The art of chasing dreams
When I was 14 years old I made a bet with my father that I would make it to the Olympics as a show jumping rider for the Dutch Olympic Equestrian team. Told by coaches I had what it takes, I had my Olympic dream all worked out, I followed the show jumping closely, studying blood lines of show jumping horses to find the best of the best and learning to spot a good horse from people in the industry. I figured the only way to be able to afford a talented horse which would take me to the Olympics would be buying it as a foal. I came as far as buying a beautiful grey filly in partnership with my father who was bred from the right family to make it to the highest level. Circumstances I had no control over stood in the way of realising this dream, life happened. For every dream, which turns into a reality, thousands of dreams get crushed, plans demolished, hearts broken, an amazing amount of hard work and determination lost in disappointment. This was one of my big dreams. And as I was told my father sold our filly for big money, my heart broke.
“I am a dreamer through and through and even if all my dreams and aspirations disappear into thin air, the chase is worth the journey”. I wrote this after quitting my job and moving back to Europe from Australia in 2013 to chase my dream of becoming a professional athlete. Although I have always had an enormous believe I could turn my dreams into reality and would happily give anything a go, at the same time I have also always suffered from a debilitating anxiety, a fear of failure which would leave me stunned at times it counted the most. People have told me many times again I am hard on myself when I say I failed in achieving my goals since I have competed at elite level and have represented my country at European and World championships as an elite athlete, still in my mind I never managed to reach my full potential. I am someone who dreams big and sometimes these dreams might be unrealistic as I simply do not have the platform to make it all happen and still believe I can without having the support needed. When you look on social media it all looks so easy and amazing the life's of the people who pursue their passion, not portraying the amount of hardship and disappointment which comes hand in hand with trying to follow your dreams.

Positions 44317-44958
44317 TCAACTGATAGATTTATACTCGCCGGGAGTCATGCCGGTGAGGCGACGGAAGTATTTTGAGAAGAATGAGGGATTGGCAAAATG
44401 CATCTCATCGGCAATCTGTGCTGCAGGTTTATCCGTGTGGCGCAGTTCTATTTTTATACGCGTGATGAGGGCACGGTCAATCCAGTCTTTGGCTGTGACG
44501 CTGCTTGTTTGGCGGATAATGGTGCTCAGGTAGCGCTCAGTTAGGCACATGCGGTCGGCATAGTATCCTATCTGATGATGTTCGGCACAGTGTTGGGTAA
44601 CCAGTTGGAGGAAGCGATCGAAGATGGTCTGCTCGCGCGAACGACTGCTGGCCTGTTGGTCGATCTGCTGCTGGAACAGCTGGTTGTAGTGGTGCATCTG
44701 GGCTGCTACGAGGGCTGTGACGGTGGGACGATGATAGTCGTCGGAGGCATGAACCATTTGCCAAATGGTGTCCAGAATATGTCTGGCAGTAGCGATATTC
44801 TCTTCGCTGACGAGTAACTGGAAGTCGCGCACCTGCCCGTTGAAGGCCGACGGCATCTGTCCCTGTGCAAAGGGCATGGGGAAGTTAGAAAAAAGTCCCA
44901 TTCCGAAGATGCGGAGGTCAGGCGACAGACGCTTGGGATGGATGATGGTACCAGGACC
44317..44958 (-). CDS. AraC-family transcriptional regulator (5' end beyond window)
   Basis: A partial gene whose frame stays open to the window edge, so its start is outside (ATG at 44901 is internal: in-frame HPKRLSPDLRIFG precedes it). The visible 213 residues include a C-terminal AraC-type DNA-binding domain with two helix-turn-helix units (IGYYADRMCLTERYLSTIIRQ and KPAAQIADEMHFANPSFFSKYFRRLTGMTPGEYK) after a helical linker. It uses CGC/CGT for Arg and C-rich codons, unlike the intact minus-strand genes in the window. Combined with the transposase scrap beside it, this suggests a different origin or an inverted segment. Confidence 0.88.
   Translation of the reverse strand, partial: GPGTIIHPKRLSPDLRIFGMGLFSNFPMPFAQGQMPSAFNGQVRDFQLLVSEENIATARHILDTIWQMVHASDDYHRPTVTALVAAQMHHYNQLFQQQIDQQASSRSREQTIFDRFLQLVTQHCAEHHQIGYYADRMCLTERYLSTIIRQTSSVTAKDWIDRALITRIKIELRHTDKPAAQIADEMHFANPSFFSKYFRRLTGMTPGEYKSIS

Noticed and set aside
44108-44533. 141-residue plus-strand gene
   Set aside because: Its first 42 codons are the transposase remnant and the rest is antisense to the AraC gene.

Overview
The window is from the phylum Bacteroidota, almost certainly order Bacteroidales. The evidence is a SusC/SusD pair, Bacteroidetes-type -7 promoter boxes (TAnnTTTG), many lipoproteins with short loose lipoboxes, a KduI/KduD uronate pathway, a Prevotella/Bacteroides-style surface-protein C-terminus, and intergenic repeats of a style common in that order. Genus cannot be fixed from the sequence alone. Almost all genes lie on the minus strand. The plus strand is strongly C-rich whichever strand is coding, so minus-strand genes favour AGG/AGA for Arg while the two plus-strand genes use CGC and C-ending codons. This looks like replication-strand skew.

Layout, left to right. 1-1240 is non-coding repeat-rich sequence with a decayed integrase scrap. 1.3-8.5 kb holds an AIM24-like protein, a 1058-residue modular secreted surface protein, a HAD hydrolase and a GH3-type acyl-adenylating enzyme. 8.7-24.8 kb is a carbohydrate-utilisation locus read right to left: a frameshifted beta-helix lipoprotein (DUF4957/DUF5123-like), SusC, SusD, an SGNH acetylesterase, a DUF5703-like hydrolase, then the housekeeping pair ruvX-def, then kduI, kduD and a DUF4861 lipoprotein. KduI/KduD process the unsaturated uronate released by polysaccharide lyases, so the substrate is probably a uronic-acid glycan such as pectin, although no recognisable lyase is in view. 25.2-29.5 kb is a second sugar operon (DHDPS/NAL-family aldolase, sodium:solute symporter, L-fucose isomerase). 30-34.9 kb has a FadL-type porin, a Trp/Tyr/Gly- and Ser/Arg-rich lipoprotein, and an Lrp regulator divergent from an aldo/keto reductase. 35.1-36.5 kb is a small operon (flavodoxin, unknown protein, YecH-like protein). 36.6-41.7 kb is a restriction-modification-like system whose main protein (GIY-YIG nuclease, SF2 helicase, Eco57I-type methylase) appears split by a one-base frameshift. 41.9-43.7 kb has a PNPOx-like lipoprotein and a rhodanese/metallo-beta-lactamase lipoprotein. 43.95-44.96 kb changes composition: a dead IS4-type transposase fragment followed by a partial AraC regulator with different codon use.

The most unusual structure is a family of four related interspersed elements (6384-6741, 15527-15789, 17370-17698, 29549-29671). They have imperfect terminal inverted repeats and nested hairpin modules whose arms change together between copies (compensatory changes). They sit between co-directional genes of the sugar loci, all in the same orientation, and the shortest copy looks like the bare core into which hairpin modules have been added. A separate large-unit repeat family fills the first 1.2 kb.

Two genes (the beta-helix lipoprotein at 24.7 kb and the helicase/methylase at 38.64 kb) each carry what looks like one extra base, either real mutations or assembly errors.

In the last year, I forced myself to be more realistic and in a way, give up on my dreams, I know in my heart that the move to Edinburgh and the change in direction of my athletic ambitions were the right things to do, but at the same time I found it something very difficult to deal with: Letting go.
I have always gravitated towards people who have a passion, I find it very inspiring, someone who is determined to achieve a goal. People who are prepared to work hard, who see failure as a motivation to try harder rather than to give up. I have found that those people are not necessarily the most talented, fastest or smartest people in the world. But they have an inner strength, people who don’t take no for an answer, even more so, when they get told they can’t do something it will make them more driven to achieve it. I recognise their inspiration and I find their energy addictive. They might have a disease to conquer, a life changing experience they had to adjust to, a dark past they escaped. People who managed to turn something negative into something positive and use their shortcomings as a weapon, turn their weakness into a strength. Those people made me aspire to live my life in a similar way, to not ever give up.